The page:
Synopses & Reviews
In the vein of his bestseller, Four Arguments for the Elimination of Television
, nationally recognized social critic Jerry Mander researches, discusses, and exposes the momentous and unsolvable environmental and social problem of capitalism.
Mander argues that capitalism is no longer a viable system: What may have worked in 1900 is calamitous in 2010.” Capitalism, utterly dependent on never-ending economic growth, is an impossible absurdity on a finite planet with limited resources. Climate change, together with global food, water, and resource shortages, are only the start.
Mander draws attention to capitalisms obsessive need to dominate and undermine democracy, as well as to diminish social and economic equity. Designed to operate free of morality,” the system promotes permanent war” as a key economic strategy. Worst of all, the problems of capitalism are intrinsic to the form. Many organizations are already anticipating the breakdown of the system and are working to define new hierarchies of democratic values that respect the carrying capacities of the planet.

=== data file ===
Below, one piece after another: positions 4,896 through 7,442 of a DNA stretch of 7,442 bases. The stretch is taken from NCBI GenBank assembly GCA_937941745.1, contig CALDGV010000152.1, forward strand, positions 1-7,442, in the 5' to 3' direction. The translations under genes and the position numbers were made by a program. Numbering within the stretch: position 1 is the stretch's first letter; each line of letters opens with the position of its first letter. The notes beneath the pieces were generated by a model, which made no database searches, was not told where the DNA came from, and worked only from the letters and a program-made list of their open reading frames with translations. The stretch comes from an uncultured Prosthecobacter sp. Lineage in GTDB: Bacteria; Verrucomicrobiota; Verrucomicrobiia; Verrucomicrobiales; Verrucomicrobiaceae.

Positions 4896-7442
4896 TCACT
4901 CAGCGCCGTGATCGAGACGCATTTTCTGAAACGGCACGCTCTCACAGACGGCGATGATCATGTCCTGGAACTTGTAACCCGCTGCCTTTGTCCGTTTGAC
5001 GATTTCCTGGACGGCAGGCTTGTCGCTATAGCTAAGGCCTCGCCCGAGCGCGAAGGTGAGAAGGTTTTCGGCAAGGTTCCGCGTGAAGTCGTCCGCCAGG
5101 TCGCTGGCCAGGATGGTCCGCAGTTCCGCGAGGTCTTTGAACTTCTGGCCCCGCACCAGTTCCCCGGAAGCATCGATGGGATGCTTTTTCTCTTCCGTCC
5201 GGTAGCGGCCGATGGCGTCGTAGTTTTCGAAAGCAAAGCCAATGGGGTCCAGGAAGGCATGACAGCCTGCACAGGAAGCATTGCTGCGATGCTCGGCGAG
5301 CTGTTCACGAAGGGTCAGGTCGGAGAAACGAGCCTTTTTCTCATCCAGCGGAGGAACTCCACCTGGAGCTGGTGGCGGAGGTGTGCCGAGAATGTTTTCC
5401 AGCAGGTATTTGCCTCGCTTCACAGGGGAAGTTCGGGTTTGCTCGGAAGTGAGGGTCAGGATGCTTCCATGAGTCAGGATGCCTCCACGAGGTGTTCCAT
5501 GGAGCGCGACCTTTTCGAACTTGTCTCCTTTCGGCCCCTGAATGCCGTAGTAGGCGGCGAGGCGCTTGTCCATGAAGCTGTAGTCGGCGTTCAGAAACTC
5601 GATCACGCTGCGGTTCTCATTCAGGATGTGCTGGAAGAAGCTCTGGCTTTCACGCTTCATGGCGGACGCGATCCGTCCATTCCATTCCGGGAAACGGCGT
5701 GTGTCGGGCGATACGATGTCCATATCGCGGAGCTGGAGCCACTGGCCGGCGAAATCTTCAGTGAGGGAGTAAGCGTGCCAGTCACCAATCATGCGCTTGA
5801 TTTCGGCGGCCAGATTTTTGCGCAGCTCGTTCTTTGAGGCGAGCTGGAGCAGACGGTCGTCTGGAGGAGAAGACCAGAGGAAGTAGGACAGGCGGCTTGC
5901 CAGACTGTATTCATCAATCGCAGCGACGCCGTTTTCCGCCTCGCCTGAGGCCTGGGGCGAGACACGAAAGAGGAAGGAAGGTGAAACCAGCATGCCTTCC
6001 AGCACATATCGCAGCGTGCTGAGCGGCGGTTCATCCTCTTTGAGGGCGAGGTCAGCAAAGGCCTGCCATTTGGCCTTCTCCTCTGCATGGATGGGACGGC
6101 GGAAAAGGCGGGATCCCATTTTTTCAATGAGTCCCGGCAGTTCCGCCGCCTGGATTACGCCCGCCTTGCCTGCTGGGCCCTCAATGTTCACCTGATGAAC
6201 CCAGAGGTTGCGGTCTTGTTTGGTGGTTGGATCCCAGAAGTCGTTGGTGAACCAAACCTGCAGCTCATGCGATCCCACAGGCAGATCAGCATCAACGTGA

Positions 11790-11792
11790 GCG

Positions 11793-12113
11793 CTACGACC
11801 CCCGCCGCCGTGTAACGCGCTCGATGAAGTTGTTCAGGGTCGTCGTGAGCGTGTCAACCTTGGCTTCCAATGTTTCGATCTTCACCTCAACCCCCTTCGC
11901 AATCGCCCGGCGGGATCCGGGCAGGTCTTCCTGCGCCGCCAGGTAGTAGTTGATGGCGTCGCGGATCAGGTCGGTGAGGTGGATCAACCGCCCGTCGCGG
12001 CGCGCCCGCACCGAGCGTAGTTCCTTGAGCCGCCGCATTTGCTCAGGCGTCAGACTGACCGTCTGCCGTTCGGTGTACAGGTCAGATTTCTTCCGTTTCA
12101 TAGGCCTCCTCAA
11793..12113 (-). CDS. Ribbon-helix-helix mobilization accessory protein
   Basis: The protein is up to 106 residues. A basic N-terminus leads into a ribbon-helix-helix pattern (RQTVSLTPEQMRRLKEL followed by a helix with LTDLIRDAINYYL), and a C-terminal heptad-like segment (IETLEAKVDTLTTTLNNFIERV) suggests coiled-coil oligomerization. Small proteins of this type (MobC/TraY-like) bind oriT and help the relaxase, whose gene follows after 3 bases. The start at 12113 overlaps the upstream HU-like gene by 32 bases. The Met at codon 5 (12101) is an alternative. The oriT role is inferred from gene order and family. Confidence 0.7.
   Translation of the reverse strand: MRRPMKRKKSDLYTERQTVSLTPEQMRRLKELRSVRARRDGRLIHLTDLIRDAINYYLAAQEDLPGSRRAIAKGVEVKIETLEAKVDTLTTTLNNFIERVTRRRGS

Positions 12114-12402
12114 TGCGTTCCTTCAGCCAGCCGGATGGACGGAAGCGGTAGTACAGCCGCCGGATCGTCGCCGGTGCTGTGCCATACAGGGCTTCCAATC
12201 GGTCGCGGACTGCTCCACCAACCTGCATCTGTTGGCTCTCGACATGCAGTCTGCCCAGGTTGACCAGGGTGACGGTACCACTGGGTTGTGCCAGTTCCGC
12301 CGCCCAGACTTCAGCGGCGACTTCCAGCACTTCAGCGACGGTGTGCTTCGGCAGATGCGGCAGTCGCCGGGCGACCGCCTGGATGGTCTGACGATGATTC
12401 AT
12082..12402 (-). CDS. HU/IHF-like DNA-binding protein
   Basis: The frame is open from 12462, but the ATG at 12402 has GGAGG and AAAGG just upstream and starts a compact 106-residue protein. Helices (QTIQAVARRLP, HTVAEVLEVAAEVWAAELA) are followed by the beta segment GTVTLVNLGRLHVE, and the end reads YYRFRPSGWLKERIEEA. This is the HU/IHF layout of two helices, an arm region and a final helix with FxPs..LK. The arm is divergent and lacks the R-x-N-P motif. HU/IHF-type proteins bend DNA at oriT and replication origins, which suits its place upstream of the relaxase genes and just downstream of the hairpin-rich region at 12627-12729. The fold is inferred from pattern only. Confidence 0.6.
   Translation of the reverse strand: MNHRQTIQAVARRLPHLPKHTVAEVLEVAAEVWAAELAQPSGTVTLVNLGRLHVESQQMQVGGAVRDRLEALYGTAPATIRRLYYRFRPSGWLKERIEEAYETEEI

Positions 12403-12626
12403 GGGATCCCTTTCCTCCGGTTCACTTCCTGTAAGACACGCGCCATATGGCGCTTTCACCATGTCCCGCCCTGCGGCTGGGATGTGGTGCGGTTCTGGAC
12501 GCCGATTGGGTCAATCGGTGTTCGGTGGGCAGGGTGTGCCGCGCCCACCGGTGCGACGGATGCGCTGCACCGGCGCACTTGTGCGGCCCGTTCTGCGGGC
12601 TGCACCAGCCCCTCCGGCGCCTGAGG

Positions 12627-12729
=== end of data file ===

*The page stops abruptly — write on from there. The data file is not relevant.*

"In Mander's provocative newest, the environmentalist, social critic, and author of 1977's Four Arguments for the Elimination of Television predicts the impending failure of the capitalist 'experiment,' one based on infinite expansion and unable to meet the challenges of climate change, peak oil, finite resources, and a rising global population. Mander lambasts the 'intrinsic amorality' of capitalism, arguing that its focus on amassing wealth at any cost has abetted the rise of the incredibly lucrative military-industrial complex, and the practice of 'so-called democratic governments...catering to and facilitating the interests of the ultra-rich.' Arguing that 'cooperation must replace competition,' Mander's concerns transcend party lines and established ideologies. As such, he closes with a compelling discussion of four ideas that he believes might blaze a trail away from capitalism and toward sustainable economic models: he suggests a refocusing on the limits of our planet, an emphasis on localization (as opposed to globalization), improved corporate structures, and a dismissal of the current black-and-white notion of capitalism vs. socialism. Refreshing and informative, these papers are a cogent rally cry and eloquent assessment of America's and the world's current predicament, dismal prospects, and hope for a way out. (June)" Publishers Weekly Copyright PWxyz, LLC. All rights reserved.